The evening's entertainment could be a spin in the Zodiac to see a seal colony or a lecture on birds given by the expedition leader. A video library supplies movies for in-cabin viewing.
The Main Deck houses most public rooms as well as the bridge. The bridge itself is nearly always open and is the popular place to be during wildlife sightings. The deck's aft salon resembles a comfy living room, especially at cocktail hour when the chef presents irresistible hors d'oeuvres and the wooden hutch is turned into a help-yourself bar. Passengers sink into a long, curved sofa and two overstuffed armchairs for drinks and lectures on Alaska's flora and fauna given by the expedition leader. Videos, both educational clips and movies, air on the salon's 50-inch TV.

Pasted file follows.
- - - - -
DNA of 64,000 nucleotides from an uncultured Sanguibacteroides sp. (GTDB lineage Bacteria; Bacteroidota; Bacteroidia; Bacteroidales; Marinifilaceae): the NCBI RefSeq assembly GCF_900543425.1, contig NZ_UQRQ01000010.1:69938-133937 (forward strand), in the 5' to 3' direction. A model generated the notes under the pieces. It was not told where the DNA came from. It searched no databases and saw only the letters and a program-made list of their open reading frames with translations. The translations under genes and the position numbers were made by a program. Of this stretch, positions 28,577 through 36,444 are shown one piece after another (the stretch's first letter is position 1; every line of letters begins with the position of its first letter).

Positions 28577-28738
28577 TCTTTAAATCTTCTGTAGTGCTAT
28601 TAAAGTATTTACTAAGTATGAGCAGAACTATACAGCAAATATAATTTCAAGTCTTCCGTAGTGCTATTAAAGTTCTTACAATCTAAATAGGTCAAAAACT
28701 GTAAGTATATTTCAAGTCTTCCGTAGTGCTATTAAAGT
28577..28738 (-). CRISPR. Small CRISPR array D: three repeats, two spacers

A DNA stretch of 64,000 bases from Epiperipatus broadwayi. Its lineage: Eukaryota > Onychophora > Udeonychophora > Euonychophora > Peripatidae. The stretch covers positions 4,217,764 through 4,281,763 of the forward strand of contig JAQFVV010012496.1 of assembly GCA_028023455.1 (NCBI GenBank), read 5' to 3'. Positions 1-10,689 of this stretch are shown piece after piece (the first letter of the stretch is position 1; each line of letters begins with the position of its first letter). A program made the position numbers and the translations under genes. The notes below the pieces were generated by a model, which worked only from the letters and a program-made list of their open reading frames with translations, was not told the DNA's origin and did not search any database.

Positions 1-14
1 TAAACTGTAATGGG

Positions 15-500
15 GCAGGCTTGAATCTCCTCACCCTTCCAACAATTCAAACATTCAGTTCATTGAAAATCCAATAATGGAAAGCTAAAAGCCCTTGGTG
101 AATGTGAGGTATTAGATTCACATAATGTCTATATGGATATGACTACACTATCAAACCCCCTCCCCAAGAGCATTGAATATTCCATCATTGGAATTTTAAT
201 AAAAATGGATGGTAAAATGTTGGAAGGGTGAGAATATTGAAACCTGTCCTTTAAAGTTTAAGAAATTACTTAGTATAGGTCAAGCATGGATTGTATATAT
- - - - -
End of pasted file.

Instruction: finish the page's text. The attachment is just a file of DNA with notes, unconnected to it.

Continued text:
Double doors off the salon lead to the aft deck where alfresco dinning occasionally takes place. Smokers frequent this area as smoking is only permitted outdoors. A tight, circular staircase winds from here up one deck to an aft, open-air whirlpool spa, two cabins and a small, forward-facing observation lounge stocked with books on Alaska. There are also interior stairs to this deck.
The uppermost Observation Deck, reached by aft stairs, is entirely open, great for 360-degree viewing, and stores four, two-person sea kayaks.
Exercise comes in a natural form, not via machine. Hiking in the woods, kayaking around pristine coves and climbing into the Zodiac all burn calories. For relaxation, nothing beats soaking in the Jacuzzi and watching the wilderness pass by.
With the exception of private charters and special family cruises, Safari Quest is not suitable for children under the age of 14. Cabins cannot accommodate an extra bed, and children over 14 who are the third member of a party will need a separate room.